The third instance of community spread was in February and March, concentrated in Beaver Bank and to a lesser degree in Cole Harbour. That is the one that spread through a police office building. Again, with restrictions (notably, the HRM travel restriction was reimposed) and testing, it was contained.

This fourth instance is a reflection of the large number of travellers coming into Nova Scotia with the virus. There’s simply so much of the disease out there in the wider world that a percentage of travellers will inevitably have it; so long as they self-isolate, that isn’t a problem. But either because some haven’t strictly followed the quarantine rules, or because there are some people who are entirely exempt from the rules and there’s some leeway for rotational workers, the virus can slip out into the broader community. And here we are, evidently: a couple of cases in a nursing home, two in schools, one in a hospital.

Still, three cases for which a source hasn’t been identified yet don’t necessarily mean we should panic.

There is a COVID briefing scheduled for 11:45am today. We’ll learn then just how worried Public Health is about the outbreak and whether it will mean reimposing and/or tightening restrictions or adopting other measures.

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3. The federal budget and Nova Scotia

Premier Iain Rankin at the COVID-19 briefing, March 2, 2021. Photo: Communications Nova Scotia

This item is written by Jennifer Henderson.

“Overall, it’s a positive budget that aligns with my priorities,” was Premier Iain Rankin’s comment just shortly after the federal government unveiled a 739-page document that outlined massive spending to stimulate the economy, protect the environment, and improve gender equity. “The highlight is the childcare investment, which is very substantial.”

Rankin was talking about Finance Minister Chrystia Freeland’s commitment to spend $30 billion over the next five years to establish a universal daycare or Early Childhood Education program modelled on a program in Quebec, where the participation rate of women in the workforce is among the highest in North America. Ottawa is prepared to spend $8.3 billion a year after that.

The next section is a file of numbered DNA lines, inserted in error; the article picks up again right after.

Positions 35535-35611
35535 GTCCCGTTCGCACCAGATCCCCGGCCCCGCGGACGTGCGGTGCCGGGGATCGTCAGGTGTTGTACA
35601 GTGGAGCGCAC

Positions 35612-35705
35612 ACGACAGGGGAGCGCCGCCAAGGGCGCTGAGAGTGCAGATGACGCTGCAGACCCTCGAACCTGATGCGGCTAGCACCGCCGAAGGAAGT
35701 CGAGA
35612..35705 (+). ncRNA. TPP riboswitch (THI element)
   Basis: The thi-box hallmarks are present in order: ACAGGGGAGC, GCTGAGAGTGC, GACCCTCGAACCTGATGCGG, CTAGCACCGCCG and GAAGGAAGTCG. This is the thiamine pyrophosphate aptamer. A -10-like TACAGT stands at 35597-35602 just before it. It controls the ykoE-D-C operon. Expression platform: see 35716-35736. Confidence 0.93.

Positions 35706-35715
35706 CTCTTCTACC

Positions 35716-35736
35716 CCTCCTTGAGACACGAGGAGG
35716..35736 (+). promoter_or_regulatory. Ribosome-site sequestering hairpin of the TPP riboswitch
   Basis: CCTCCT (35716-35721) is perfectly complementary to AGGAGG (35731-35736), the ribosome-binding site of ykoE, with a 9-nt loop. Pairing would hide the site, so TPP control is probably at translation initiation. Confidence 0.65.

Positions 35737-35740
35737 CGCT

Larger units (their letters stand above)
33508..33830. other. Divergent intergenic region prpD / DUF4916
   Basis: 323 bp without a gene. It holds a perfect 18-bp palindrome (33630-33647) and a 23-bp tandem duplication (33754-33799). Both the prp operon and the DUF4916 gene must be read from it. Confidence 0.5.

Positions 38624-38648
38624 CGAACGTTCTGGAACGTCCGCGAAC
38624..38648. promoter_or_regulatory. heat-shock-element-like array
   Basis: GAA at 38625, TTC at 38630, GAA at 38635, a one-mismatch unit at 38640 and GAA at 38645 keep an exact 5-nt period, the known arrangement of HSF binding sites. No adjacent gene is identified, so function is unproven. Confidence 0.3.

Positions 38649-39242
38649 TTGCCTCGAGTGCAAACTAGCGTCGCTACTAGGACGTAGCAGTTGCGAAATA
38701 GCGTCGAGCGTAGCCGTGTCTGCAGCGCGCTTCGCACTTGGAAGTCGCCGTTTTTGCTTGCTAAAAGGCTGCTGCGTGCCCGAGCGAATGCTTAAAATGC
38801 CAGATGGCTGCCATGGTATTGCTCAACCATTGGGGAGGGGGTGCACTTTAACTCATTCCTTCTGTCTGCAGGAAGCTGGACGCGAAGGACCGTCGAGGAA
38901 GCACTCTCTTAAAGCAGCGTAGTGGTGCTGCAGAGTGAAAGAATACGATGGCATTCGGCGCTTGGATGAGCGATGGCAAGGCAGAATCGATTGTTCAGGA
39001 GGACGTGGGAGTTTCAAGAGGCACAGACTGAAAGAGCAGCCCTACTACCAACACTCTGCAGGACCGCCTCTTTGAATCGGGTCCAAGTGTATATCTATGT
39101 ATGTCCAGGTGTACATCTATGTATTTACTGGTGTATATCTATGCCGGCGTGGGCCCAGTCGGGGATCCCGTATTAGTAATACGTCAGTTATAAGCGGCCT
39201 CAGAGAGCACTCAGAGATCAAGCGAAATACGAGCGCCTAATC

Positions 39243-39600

Rankin said the “rough math” should provide Nova Scotia with about $100 million a year in federal money, and he has asked the Department of Education for options on the best way to establish a program, perhaps beginning with three-year-olds. 

“There may be money to create more spaces or pay childcare workers more,” suggested Rankin. The federal budget documents expect provinces to sign five-year bilateral agreements to pay a share of the operating costs. It’s unclear how the new funding will change the mix of privately owned and non-profit childcare centres across the province.

The stated aim of the federal government is to provide families with $10-a-day child care by 2025-26. Rankin was asked if he thinks that can be achieved in Nova Scotia, given that families are currently paying in the vicinity of $825 a month per child.

“That’s a lofty goal,” admitted Rankin. “But if we can sign an agreement and make that happen, I’d be very pleased to do that. I expect this budget will pass and we will be able to leverage this opportunity and we will finally have universal childcare. That’s been a goal with our pre-primary program and we want to continue moving forward in that direction.”